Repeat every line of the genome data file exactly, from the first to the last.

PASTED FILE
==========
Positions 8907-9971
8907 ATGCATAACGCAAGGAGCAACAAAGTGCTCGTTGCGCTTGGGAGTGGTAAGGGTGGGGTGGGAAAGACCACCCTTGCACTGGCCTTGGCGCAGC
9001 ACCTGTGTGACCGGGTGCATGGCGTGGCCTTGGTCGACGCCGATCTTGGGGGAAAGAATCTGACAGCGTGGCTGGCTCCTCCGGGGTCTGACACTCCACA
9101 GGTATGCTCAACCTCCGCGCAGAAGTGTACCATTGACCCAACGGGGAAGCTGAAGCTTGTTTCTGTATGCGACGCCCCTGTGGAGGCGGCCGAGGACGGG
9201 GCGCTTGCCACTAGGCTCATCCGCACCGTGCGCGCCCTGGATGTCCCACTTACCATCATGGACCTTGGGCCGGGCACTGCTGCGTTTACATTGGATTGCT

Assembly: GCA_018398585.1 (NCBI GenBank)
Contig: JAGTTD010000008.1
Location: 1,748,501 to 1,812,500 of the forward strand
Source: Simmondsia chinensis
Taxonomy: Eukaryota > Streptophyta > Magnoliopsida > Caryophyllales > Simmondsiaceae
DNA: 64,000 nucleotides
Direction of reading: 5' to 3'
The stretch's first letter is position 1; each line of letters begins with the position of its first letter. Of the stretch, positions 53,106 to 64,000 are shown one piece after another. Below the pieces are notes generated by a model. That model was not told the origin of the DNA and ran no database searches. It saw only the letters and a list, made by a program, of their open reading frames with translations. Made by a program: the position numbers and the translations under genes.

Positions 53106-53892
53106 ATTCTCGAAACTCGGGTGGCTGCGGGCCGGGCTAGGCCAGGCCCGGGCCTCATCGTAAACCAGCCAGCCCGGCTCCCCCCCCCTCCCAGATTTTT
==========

Positions 8907-9971
8907 ATGCATAACGCAAGGAGCAACAAAGTGCTCGTTGCGCTTGGGAGTGGTAAGGGTGGGGTGGGAAAGACCACCCTTGCACTGGCCTTGGCGCAGC
9001 ACCTGTGTGACCGGGTGCATGGCGTGGCCTTGGTCGACGCCGATCTTGGGGGAAAGAATCTGACAGCGTGGCTGGCTCCTCCGGGGTCTGACACTCCACA
9101 GGTATGCTCAACCTCCGCGCAGAAGTGTACCATTGACCCAACGGGGAAGCTGAAGCTTGTTTCTGTATGCGACGCCCCTGTGGAGGCGGCCGAGGACGGG
9201 GCGCTTGCCACTAGGCTCATCCGCACCGTGCGCGCCCTGGATGTCCCACTTACCATCATGGACCTTGGGCCGGGCACTGCTGCGTTTACATTGGATTGCT

Assembly: GCA_018398585.1 (NCBI GenBank)
Contig: JAGTTD010000008.1
Location: 1,748,501 to 1,812,500 of the forward strand
Source: Simmondsia chinensis
Taxonomy: Eukaryota > Streptophyta > Magnoliopsida > Caryophyllales > Simmondsiaceae
DNA: 64,000 nucleotides
Direction of reading: 5' to 3'
The stretch's first letter is position 1; each line of letters begins with the position of its first letter. Of the stretch, positions 53,106 to 64,000 are shown one piece after another. Below the pieces are notes generated by a model. That model was not told the origin of the DNA and ran no database searches. It saw only the letters and a list, made by a program, of their open reading frames with translations. Made by a program: the position numbers and the translations under genes.

Positions 53106-53892
53106 ATTCTCGAAACTCGGGTGGCTGCGGGCCGGGCTAGGCCAGGCCCGGGCCTCATCGTAAACCAGCCAGCCCGGCTCCCCCCCCCTCCCAGATTTTT